Tricks to Curb a Cat From Chewing

Cat chewing string
Cats often chew on potentially dangerous items around the house when they're bored.

It's not just puppies who can ruin your favorite shoes — cats can do a surprising amount of damage by chewing. Kittens may chew when teething or just for fun, but adult cats have also been known to chew items around the house. And of course, cats of all ages might love to chew houseplants. Fortunately, there are ways to deter these unwanted behaviors.

Curbing Boredom

One of the main reasons cats might chew on your belongings is because they're bored. One day it may be the plastic lids you neglected to put away, another day it may be your favorite hair clip and another it may be the old photo collection you were admiring on your desk.

  • Be sure to give your cat plenty of playtime, and when you can't be with him, bring out a couple of interactive cat toys that release tiny food treats when he manipulates them.
  • Change the toys every few days, so he doesn't get tired of them.
  • Give him exercise toys that allow him to jump and bat at objects. And, give him something appropriate to chew.
  • When you're not there, give him cubes of frozen, wet cat food or tuna to chew and lick. True, most cats aren't crazy about cold food, but they might make the exception if it's tasty enough — or if they have a strong enough urge to chew.

Cord Safety

Electric cords are one of the most dangerous things your cat can chew. Keep him safe by doing the following:

  • Cover cords with split hollow tubing, or make the area around the cords unappealing by covering it with two-sided tape or aluminum foil, both of which cats find unpleasant on which to stand.
  • Spray the cords with a bitter cat-deterring flavor available from your veterinarian or pet supply store. Since cats are pretty particular about taste, sprays are often very effective. 
  • Buy motion-detecting devices made just for cats, and place the devices near your cords. These devices emit a harmless, but annoying, spray and a high-pitched alarm. 

Poisonous Plants

Houseplants are a natural enticement for many cats, but they can be dangerous. Some, like cacti, are dangerous just because they are pointy. Others, like amaryllis, caladium, Easter lily, dieffenbachia, ivy, mistletoe, philodendron and poinsettia can cause illness including vomiting, diarrhea, difficulty breathing, collapse or even kidney failure. Always check your plants' possible toxicity and place dangerous plants out of reach, or better, get rid of them. For non-poisonous plants that you wish to keep safe, place them out of reach or use the same precautions you did with cords: Make the area around them unappealing on which to stand, place motion detectors with alarms around them or spritz them with unsavory pet-deterring sprays. But, don't expect your cat to go without his vegetables. Instead, give your cat a safe source of greens on which to chew. You can buy pre-seeded boxes of cat-safe greenery, or make your own window box with wheatgrass and catnip.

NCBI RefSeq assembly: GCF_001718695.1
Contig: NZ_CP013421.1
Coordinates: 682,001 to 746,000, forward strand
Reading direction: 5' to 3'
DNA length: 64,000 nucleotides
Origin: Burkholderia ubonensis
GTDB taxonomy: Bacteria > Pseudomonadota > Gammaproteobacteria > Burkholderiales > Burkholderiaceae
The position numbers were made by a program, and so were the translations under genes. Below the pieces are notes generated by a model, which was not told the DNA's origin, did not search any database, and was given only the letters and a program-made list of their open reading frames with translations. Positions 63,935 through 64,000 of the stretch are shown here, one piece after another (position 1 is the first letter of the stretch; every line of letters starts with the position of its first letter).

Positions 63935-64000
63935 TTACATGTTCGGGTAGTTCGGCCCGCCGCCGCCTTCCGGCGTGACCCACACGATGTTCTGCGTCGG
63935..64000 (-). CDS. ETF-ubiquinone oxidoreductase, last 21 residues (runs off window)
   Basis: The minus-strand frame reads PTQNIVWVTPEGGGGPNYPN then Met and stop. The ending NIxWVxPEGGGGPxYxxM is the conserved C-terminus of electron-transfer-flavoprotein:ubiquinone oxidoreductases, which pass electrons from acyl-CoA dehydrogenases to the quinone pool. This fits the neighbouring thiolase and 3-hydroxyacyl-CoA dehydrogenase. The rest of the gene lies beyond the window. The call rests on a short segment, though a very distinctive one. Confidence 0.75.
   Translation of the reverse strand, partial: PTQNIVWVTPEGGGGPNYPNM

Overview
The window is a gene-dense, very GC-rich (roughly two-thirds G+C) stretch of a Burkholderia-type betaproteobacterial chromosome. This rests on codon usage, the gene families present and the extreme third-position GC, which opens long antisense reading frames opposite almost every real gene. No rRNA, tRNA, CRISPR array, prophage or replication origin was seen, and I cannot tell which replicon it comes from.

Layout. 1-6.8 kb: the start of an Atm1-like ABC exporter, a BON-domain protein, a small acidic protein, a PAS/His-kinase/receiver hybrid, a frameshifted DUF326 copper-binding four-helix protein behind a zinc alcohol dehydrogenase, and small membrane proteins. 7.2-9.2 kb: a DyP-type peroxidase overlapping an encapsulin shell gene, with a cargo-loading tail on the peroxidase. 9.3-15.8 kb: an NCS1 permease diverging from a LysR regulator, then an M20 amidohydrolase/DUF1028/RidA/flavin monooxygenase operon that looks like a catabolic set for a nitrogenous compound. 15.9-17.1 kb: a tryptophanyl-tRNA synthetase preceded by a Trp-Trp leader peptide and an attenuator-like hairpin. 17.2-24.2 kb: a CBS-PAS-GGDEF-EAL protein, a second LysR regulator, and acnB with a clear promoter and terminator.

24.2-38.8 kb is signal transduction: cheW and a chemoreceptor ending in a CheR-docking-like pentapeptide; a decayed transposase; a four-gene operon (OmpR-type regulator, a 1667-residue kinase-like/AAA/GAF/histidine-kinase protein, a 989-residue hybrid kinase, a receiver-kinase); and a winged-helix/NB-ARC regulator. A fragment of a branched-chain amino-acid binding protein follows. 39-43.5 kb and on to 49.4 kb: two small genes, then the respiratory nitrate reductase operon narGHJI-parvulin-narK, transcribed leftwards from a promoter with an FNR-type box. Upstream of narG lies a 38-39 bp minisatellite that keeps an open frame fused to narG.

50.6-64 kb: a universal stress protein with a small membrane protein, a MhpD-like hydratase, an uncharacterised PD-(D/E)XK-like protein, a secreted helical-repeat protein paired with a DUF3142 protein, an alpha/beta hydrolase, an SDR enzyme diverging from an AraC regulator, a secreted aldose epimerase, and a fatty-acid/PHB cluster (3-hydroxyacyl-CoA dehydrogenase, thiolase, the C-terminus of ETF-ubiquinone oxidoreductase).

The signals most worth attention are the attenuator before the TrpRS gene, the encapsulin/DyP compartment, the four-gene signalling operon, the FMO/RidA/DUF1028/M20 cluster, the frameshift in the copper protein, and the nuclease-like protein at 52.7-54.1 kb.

A special kind of chewing seen in some cats appears to be a type of obsessive-compulsive disorder (OCD). It can manifest itself as chewing or sucking on certain fabrics, particularly wool. Even the hair on your head can be fair game! Although any cat can have this behavior, a genetic component is suspected. Cats that are weaned too early seem more likely to develop this behavior as kittens. Many cats outgrow the fabric sucking/chewing behavior by a couple of years of age, but others retain it throughout life.

To discourage this behavior, try the same tactics you used to discourage other types of chewing: Place the preferred objects out of reach, slather the objects with bad-tasting substances, squirt the cat with water from a squirt gun when caught in the act and provide safer and more enticing toys and chew items to occupy your cat. If the behavior is a true OCD, however, these efforts may not work, especially if the behavior has already become habitual. In these cases, you may need to talk to your veterinarian about prescription drugs that help some cats with OCD. Your veterinarian may also refer you to a veterinary behaviorist, who can prescribe both behavior therapy and drug therapy.

Chewing any foreign object can be dangerous if a cat swallows any of it, possibly causing an intestinal obstruction. If you notice your cat has swallowed a large piece of anything, call your veterinarian.

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